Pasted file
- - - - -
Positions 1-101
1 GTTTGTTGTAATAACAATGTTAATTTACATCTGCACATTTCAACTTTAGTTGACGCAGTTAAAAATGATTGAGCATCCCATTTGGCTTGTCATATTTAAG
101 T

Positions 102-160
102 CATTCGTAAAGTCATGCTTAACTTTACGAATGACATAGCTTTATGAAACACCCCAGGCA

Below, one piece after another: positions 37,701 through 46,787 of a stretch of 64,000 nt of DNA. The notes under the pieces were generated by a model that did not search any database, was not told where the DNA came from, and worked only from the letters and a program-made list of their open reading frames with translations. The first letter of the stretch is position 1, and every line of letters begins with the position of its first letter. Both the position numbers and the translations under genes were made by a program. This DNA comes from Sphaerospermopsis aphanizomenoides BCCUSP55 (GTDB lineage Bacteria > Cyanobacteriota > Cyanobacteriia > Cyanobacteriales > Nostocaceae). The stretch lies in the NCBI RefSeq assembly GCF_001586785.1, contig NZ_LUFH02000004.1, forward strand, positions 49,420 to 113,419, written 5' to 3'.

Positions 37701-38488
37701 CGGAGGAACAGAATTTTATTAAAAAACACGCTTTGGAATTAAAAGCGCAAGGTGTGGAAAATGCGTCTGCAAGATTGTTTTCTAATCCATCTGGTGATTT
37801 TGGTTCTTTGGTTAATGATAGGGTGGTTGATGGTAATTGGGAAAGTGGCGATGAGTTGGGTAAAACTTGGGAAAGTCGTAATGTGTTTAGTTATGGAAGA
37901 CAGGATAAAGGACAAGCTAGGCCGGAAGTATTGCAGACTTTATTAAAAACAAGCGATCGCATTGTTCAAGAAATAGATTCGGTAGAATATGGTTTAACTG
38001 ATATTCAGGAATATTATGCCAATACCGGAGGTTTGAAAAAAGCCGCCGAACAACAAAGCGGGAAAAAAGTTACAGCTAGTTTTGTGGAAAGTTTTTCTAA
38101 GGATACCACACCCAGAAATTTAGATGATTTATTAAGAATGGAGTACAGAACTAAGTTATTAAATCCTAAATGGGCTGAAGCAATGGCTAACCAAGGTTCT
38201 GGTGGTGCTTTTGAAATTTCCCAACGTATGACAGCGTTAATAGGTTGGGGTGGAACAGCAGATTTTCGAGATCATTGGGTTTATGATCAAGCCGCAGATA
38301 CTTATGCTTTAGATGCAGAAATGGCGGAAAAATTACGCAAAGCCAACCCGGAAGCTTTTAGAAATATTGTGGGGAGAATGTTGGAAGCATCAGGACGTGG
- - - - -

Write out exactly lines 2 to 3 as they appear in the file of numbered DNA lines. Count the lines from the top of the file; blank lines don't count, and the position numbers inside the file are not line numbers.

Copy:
1 GTTTGTTGTAATAACAATGTTAATTTACATCTGCACATTTCAACTTTAGTTGACGCAGTTAAAAATGATTGAGCATCCCATTTGGCTTGTCATATTTAAG
101 T